The slow filling swell and our sleepless delirium removed all aspect of rushing. The air was warm and we sauntered the low tide sand, exhaling haze as the final fog departed.
I haven’t seen ‘Hawaiian blue’ before, but I have heard the term used to describe Scottish water on certain days. Today was a fine example of that .
Flooding tide had opened the doors for Larry to enter the building. Sets of two, lulls in between, but the 20 minute gaps were getting shorter. The better sets being well over head. When this place lights up, it is a true spectacle, a marvel of the surfing world. Perhaps it’s the amphitheatre- like setting allowing you to get close to the shallow breaking waves. Two lefts and two rights, positioned in sequence in a horse shoe bay. Or perhaps it’s the mesmerising shape and power, the sound and sheer overload of negative ions lingering in the bay after every set.
The tide came up and the swell filled in. Constant sets unloaded on all of the four waves. Everywhere boomed together, a symphony of rumbling boulders and imploding spray. We packed up and discussed Nathan’s choice of riding a 9’1” on the right.
Perhaps the 70’s psychadelic nostalgia had been the influence. Or maybe his sleep deprivation was responsible, either way we were all surprised the board hadn’t snapped in half. Heading west, a quick count of Thurso tallied 30 on shit pipe and 25 on main peak. The swell was solid and looked impressive, even from two miles away, we could clearly see the barrels.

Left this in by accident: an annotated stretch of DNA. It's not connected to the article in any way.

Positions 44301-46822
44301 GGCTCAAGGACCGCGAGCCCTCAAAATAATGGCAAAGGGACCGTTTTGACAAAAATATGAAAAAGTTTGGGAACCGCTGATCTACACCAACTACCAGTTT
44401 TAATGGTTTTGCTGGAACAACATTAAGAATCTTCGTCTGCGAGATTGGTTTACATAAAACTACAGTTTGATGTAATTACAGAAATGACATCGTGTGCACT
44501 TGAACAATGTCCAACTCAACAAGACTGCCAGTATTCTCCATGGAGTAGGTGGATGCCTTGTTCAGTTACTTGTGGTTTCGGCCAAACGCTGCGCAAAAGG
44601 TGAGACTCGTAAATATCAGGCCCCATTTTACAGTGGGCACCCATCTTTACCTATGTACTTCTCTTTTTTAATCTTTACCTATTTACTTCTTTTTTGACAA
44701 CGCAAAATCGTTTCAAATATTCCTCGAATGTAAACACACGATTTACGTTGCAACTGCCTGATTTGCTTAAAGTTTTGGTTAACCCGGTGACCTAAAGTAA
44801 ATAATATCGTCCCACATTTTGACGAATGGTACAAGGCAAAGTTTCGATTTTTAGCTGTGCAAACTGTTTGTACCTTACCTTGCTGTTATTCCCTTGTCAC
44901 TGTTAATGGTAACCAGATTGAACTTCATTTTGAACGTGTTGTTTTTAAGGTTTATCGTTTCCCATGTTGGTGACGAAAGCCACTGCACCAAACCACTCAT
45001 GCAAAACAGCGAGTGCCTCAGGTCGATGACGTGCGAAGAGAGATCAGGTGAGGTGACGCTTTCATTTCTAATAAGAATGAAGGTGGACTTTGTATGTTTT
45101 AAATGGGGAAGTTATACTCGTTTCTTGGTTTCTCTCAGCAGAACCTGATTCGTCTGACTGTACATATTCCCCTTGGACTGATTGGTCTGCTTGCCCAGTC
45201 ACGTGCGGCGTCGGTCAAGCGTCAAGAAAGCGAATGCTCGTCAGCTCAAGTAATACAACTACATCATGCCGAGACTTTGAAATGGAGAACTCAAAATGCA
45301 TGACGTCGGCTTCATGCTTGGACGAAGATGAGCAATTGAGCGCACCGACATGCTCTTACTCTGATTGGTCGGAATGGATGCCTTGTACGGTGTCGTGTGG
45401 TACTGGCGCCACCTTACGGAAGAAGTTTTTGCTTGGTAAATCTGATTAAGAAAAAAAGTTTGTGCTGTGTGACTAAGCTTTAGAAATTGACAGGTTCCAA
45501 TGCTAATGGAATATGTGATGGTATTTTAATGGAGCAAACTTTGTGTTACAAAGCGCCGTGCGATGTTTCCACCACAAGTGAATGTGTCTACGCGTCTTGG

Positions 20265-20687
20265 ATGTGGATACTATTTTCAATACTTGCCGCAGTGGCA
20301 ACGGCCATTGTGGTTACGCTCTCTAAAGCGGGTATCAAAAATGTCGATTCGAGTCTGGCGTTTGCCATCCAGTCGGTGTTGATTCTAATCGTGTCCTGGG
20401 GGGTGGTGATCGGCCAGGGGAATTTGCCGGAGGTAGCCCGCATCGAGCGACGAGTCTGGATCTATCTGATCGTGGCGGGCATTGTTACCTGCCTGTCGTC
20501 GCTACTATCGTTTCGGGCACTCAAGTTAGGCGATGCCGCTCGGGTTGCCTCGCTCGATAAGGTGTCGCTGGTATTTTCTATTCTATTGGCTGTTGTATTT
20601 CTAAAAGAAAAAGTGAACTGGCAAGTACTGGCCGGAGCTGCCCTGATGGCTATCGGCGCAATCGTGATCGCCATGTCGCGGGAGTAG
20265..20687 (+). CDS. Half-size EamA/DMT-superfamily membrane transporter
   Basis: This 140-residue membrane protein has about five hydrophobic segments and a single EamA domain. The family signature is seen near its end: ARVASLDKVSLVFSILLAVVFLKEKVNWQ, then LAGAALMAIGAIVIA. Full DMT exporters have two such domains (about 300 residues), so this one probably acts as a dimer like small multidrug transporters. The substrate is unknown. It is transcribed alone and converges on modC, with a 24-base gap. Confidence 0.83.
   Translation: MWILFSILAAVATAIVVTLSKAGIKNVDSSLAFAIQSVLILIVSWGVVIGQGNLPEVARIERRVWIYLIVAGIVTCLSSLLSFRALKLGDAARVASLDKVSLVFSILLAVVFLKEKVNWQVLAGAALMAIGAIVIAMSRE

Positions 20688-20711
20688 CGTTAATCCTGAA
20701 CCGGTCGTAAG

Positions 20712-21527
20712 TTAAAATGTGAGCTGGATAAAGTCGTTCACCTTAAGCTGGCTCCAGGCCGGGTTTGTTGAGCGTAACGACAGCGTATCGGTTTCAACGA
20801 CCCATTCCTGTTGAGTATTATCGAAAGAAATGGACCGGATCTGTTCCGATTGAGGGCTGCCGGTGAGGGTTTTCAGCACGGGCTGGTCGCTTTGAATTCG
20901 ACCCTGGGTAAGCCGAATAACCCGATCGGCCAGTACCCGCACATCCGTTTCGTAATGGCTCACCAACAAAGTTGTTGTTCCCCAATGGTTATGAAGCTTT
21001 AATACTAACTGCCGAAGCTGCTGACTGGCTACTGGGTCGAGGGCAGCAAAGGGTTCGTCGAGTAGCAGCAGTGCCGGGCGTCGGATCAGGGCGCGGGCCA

A storm front moved through that night. Dawn was fresh, calm, over cast with a diffused light. The wind was slow and variable after a night of swirling depressions.
The coastal air was full of salt mist, a sign the swell was still here. But there was a bit of a kink in the swell, a wobble in the previously groomed lines. Confused but constant, this wobble was enough to upset the fickle idiosyncrasy of yesterday’s slabs.
Too big for the river mouths and the wrong tide. That long period to the swell was still prevalent and we found ourselves in the company of a quaint fishing harbour. The vast kelp beds smoothing out any signs of confusion and making for glassy dark water.
The sets kept building as we shared the right hand point, head high and easily bigger. Long period, point perfection. The four surfers guided by the SUP outback, traded waves and conversation in the most pleasant of conditions. A brief and breathless weather window before the next system pushed through.
The first squall came at 3pm. Torrential. We had been checking the river mouths and westerly beaches, although they suffered from the local winds and felt the wobble of the swell. An end had finally come to our run of waves and we conceded to one last look at Thurso.
A detour en route led us to an unplanned spot check. The light was fading and the air was thick with evaporating sea spray.
Thunder. Cliff-shaking thunder as eight foot sets drained the slab in front of us. Larry’s power hadn’t subsided and that deep water funnelled lumps of dark ocean into thick, wide, ground shaking, mind-altering waves.
With disbelief, satisfaction, awe and fear, I tried to not lose my footing on the wet rocks. The wave drawing so much water off the reef that I felt the ‘sea legs’ and sense of motion sickness. Looking more akin to the right in west Oz, I hadn’t had this close proximity on dry land to such a beast of a wave. I was glad to be behind the lens and free from the decision of surfing that thing.